Escalation is quoted as a legitimate option to pressure government. The rationale is that politicians will cave if too many protesters are arrested. It's a powerful option and legal. Escalating violence to provoke a violent response, hopefully an over response for the cameras is not.

you sir are mentally and emotionally bankrupt.

thankfully most Canadians do not have the same empty belief patterns as you.

Pondering

Martin N. wrote:
 Dodge isn't speaking of "protesters", he is speaking about the core fanatics that may advocate violence as a means to their goals. If lawbreakers escalate conflict to the point that public safety is threatened, including the safety of legitimate protesters, then the authorities must respond with measures appropriate to the threat. Hysterical passive/aggressive death threats over an opinion are symptomatic of lunacy, not logic.

That isn't what he said. This is what he said:

“We’re going to have some very unpleasant circumstances. There are some people that are going to die in protesting construction of this pipeline. We have to understand that,” he said at an event Wednesday in Edmonton put on by law firm Bennett Jones.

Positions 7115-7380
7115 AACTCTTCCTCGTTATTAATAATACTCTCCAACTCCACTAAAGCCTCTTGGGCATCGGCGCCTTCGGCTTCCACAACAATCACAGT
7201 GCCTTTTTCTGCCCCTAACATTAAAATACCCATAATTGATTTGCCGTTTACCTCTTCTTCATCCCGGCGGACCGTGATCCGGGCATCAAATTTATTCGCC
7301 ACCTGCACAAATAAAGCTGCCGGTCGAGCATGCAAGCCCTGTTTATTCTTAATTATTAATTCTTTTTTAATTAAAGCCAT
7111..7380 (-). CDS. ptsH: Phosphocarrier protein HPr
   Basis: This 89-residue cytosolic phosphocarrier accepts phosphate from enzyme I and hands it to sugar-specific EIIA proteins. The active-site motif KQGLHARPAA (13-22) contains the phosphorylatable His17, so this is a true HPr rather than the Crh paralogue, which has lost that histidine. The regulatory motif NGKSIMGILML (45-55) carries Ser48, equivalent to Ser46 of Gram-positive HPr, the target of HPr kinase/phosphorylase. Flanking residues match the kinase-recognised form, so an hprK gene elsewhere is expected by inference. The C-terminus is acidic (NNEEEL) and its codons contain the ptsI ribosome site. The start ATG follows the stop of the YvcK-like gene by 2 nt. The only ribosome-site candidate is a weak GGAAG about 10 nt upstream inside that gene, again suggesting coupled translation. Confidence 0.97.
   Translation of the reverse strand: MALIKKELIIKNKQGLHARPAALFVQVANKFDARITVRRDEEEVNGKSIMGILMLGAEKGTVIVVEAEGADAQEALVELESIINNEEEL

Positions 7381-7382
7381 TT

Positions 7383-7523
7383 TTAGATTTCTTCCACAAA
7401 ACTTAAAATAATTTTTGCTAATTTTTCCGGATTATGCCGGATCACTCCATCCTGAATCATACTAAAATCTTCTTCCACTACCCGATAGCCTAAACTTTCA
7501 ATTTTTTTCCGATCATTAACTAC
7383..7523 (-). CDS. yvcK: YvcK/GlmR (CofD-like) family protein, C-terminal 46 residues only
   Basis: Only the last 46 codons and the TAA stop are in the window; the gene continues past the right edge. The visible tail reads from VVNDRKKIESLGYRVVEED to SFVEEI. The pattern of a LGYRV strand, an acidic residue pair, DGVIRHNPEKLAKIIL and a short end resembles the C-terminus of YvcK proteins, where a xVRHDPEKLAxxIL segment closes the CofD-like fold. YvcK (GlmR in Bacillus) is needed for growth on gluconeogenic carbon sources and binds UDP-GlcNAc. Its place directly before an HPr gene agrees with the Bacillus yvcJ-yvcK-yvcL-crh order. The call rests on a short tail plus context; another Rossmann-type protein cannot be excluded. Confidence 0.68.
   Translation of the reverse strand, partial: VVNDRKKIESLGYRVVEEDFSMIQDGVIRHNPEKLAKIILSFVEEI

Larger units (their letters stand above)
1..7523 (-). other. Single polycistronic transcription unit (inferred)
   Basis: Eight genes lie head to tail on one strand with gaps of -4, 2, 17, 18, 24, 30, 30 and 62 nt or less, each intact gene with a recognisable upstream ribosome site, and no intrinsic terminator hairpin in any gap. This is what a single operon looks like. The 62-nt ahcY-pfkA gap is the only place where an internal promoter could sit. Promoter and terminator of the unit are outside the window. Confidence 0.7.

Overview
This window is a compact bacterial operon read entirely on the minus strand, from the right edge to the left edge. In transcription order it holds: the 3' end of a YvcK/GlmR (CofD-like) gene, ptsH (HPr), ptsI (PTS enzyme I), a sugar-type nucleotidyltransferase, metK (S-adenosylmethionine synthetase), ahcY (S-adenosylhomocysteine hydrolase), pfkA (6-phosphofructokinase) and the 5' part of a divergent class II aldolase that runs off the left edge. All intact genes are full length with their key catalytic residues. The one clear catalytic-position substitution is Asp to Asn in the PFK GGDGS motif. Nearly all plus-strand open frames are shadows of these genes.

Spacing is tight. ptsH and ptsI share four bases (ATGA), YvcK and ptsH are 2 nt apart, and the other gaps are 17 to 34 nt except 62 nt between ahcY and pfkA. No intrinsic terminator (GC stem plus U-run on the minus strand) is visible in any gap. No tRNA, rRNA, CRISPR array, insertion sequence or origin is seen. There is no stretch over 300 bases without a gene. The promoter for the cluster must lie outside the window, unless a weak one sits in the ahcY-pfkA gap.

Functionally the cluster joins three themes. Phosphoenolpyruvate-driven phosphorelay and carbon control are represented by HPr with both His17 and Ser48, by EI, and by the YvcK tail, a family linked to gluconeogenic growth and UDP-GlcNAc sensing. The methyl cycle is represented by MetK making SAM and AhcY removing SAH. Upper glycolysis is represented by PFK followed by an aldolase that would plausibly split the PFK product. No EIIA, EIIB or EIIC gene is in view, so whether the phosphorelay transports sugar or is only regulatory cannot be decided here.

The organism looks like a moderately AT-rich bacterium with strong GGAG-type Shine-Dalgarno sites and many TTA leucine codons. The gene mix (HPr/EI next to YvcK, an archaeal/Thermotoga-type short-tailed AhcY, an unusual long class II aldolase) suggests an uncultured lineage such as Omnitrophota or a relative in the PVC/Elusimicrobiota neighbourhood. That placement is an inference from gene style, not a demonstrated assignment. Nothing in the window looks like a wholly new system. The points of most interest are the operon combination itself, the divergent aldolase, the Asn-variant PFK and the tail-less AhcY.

“Nevertheless, we have to be willing to enforce the law once it’s there … It’s going to take some fortitude to stand up.”

He is saying even if people die we still must be willing to enforce the law and that it will take fortitude to stand up. 

There is  no reason why people would die for protesting this pipeline. People have protests all the time and nobody dies. Even black bloc protesters don't endanger other protesters. He is saying some people will die and that we have to understand that. 

I don't accept that. I don't accept a single death as "understandable".  If protesters throw themselves in front of equipment or there is any danger of it then the equipment should not move.